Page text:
Mr Ridsdill and his colleagues brought claims of unfair dismissal. Early on in the case, the tribunal chairman set a timetable of dates – eg for the mutual exchange of witness statements and for the claimants to disclose details of their losses. When the claimants failed to comply, the respondent applied for all claims to be struck out. A pre-hearing review was called and, although some schedules of loss had been received, no witness statements had been disclosed. Concluding that he had heard no sensible explanation from the claimants as to why they had not responded to his orders or sought an extension of time, the chairman struck out all four cases. The claimants appealed.
These provide for various circumstances in which a tribunal may strike out a claim, such as where a case has not been actively pursued orders have not been complied with or it is no longer possible, in the tribunal’s view, to have a fair trial. However, the tribunal must always consider its overriding objective, which is to deal with cases justly.
The EAT overruled the tribunal, re-instating the claims. It emphasised that striking out a claim is a draconian measure. The chairman had focused on the impending date of hearing when considering whether a fair trial was possible, yet an adjournment with the imposition of final time limits and an order for costs would have avoided that conclusion and still have ensured fairness and justice between the parties. Armed with the information he had, onus was on the chairman, and not the parties, to suggest an adjournment.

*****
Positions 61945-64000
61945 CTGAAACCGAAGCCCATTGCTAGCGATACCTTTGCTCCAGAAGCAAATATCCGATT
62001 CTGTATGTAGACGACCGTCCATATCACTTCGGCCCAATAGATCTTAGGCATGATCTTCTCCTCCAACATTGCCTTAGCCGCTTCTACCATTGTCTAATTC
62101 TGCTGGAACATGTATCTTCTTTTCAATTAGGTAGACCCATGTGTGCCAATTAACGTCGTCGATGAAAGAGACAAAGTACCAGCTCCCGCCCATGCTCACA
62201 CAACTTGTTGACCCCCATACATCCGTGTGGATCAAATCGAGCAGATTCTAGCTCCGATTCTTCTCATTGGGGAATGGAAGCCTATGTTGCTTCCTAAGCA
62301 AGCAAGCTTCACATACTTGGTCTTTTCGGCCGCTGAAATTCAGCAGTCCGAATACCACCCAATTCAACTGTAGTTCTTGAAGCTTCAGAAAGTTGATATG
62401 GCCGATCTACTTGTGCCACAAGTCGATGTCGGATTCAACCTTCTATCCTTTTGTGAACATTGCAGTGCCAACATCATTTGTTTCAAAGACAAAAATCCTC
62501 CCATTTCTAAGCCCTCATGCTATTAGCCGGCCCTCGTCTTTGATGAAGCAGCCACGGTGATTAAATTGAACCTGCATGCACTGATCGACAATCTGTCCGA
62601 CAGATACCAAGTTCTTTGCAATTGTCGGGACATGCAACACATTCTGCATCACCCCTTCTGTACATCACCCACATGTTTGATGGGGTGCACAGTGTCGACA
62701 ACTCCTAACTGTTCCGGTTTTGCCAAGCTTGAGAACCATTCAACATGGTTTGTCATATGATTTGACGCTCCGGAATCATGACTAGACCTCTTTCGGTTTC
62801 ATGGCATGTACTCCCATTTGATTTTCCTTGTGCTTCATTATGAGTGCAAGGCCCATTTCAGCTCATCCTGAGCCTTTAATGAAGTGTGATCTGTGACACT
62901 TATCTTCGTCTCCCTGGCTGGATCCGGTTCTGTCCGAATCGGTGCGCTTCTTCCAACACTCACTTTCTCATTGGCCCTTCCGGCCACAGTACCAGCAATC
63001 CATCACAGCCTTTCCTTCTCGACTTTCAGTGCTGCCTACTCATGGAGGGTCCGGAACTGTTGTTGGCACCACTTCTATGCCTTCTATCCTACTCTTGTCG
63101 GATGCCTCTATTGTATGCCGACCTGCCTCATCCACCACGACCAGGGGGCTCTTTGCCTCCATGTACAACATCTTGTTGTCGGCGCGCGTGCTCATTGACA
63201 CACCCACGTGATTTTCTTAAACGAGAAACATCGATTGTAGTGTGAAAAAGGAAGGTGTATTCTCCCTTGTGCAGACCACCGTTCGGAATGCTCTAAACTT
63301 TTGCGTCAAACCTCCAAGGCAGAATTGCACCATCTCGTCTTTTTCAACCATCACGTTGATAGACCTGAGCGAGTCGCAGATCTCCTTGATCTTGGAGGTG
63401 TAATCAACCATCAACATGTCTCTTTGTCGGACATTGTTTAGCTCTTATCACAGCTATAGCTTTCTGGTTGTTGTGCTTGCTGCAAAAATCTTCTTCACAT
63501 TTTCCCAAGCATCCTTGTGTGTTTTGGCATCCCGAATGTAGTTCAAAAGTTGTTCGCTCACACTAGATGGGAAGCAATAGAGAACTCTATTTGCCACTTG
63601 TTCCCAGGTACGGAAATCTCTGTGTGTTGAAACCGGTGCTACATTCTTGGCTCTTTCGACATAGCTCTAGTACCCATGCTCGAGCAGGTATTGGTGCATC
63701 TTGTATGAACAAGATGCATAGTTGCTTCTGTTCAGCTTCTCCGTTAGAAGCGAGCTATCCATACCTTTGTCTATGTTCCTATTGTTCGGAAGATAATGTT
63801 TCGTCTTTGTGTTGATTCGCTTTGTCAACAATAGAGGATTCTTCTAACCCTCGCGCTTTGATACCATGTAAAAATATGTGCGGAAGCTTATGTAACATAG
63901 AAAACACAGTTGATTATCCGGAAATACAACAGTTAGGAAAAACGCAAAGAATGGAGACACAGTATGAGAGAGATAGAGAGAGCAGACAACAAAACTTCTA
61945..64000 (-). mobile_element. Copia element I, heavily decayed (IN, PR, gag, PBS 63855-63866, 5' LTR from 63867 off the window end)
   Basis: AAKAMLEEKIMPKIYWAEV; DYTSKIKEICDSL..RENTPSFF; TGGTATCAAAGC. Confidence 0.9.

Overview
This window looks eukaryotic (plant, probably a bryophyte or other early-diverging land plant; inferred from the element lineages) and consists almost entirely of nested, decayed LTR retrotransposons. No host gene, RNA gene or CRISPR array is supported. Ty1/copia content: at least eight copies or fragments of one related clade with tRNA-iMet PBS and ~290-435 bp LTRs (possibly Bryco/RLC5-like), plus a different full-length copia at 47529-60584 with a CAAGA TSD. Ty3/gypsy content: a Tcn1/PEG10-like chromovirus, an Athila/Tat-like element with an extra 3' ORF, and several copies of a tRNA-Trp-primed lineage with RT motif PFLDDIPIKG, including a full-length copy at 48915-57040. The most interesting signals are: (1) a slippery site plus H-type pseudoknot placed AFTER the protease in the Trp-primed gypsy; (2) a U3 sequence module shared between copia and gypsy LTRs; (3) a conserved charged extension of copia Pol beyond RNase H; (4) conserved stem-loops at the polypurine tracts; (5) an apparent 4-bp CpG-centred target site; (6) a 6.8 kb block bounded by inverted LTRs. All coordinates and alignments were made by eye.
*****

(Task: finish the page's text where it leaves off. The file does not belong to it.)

It can be very frustrating for the tribunal, as well as a compliant party, if one party fails to follow the procedures or to comply with tribunal orders intended to progress the claim. This case serves as a reminder that tribunals cannot be too hasty to use their ultimate sanction of strike out and should first look for alternative sanctions. Achieving fairness and justice must always be the objective, and strike out should be a last resort.